Mandy by Juan Miguel Martinez
Panos Cosmatos seems like a cool dude with whom to watch movies. His father, George Cosmatos, directed two Stallone classics, “Cobra” and “First Blood”, as well as the 90’s cowboy classic, “Tombstone”. He grew up knowing the straightforward mechanisms of popcorn flicks, but was clearly drawn to films that delved deeper into the human psyche. His first film, “Beyond the black rainbow”, which has influences and elements from “Logan’s run” and “2001 : A space odyssey”, was an exercise in hallucinatory color palettes and pacing so languid, you feel as if the film has been paused at times. This is a good quality.
“Mandy” is his second offering and has a completely different ethos but a similar spirit. While “Rainbow” was clearly made with a filmmaker’s vision, “Mandy” is made with the ears of a metal head. The references to bands like Celtic Frost and Emperor run throughout, as well as 1981’s animated “Heavy Metal”, and are set against a menacing forest in the pacific northwest. The story is relatively simple – Nicolas Cage’s character, Red, is something of a recovering alcoholic and lumberjack who has a loving relationship with a mysterious woman named Mandy who spends her days with her gaze transfixed in magical paperbacks. Enter Jeremiah Sand, who leads a manson-esque cult and see Mandy walking home one day and decides to kidnap her. He employs the help of three satanic creatures who snarl and drool and look like cenobites who have been given motorcycles. He pays them to do the deed with jars of liquid LSD, which they proceed to guzzle greedily. Panos loves cerebral head trip films, but his sensibilities lie in 80’s action films, the kind he grew up around, on sets. The cameo by actor Bill Duke, veteran tough guy from films such as “Predator” and “Menace II Society” proves that and is the nod.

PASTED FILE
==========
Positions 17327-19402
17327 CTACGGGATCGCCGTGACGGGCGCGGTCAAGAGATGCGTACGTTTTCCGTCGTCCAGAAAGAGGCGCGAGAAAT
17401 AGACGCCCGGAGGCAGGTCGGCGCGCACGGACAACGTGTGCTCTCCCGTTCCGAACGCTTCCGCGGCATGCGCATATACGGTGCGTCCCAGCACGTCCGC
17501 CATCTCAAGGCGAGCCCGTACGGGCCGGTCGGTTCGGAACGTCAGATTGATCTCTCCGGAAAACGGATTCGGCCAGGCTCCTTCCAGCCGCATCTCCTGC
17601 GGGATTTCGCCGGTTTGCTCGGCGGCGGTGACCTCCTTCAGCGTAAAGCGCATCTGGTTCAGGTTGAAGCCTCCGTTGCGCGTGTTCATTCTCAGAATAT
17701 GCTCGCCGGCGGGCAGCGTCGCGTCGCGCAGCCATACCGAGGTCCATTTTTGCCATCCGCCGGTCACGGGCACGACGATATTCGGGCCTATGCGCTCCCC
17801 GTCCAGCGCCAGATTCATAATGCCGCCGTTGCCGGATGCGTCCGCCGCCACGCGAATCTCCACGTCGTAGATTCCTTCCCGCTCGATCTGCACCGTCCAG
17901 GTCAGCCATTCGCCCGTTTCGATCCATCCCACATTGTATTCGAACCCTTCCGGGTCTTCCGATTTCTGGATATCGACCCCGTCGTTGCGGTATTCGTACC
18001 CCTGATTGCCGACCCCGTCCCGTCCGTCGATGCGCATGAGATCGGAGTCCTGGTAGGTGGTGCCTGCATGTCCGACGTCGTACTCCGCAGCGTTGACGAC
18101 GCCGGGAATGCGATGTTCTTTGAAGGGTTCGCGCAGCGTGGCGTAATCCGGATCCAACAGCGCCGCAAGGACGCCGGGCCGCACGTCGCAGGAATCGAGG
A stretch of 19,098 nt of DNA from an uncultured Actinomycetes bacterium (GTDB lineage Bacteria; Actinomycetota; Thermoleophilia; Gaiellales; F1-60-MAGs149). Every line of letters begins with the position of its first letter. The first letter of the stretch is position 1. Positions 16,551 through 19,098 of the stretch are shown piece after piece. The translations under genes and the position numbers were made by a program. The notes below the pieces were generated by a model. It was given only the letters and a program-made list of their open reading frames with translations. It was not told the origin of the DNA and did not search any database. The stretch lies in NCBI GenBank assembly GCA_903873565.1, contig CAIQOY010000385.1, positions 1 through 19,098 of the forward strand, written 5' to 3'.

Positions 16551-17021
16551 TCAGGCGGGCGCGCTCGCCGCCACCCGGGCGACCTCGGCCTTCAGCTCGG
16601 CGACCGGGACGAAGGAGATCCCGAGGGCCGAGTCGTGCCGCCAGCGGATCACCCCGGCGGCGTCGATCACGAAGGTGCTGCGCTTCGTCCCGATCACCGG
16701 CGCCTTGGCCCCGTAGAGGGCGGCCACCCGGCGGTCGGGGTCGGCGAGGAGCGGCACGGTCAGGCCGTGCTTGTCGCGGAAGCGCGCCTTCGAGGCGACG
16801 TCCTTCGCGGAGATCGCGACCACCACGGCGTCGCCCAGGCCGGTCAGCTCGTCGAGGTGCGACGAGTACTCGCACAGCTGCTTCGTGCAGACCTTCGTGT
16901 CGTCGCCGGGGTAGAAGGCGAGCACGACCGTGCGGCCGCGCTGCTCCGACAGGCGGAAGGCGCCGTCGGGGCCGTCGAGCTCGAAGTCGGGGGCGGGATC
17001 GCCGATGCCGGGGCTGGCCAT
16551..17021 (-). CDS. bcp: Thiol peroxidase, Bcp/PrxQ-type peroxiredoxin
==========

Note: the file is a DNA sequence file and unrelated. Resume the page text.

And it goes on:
I watched this film the night before i went on a camping trip and ate shrooms, and the film stuck with me because it was an appropriate precursor to such an event. The film captures the cinematic magic of monsters, the colors of a psychedelic trip and the respite from films that require such undivided attention. Nicolas Cage is right at home here, free to shout like a maniac and bug his eyes. It is vintage Cage, taking on roles that no matter how ridiculous, will never let you know he also feels his acting may be over the top, thus securing a stellar performance.
Todays Playlist entry is : Starless by King Crimson
You can watch this fantastic movie movie on Amazon Prime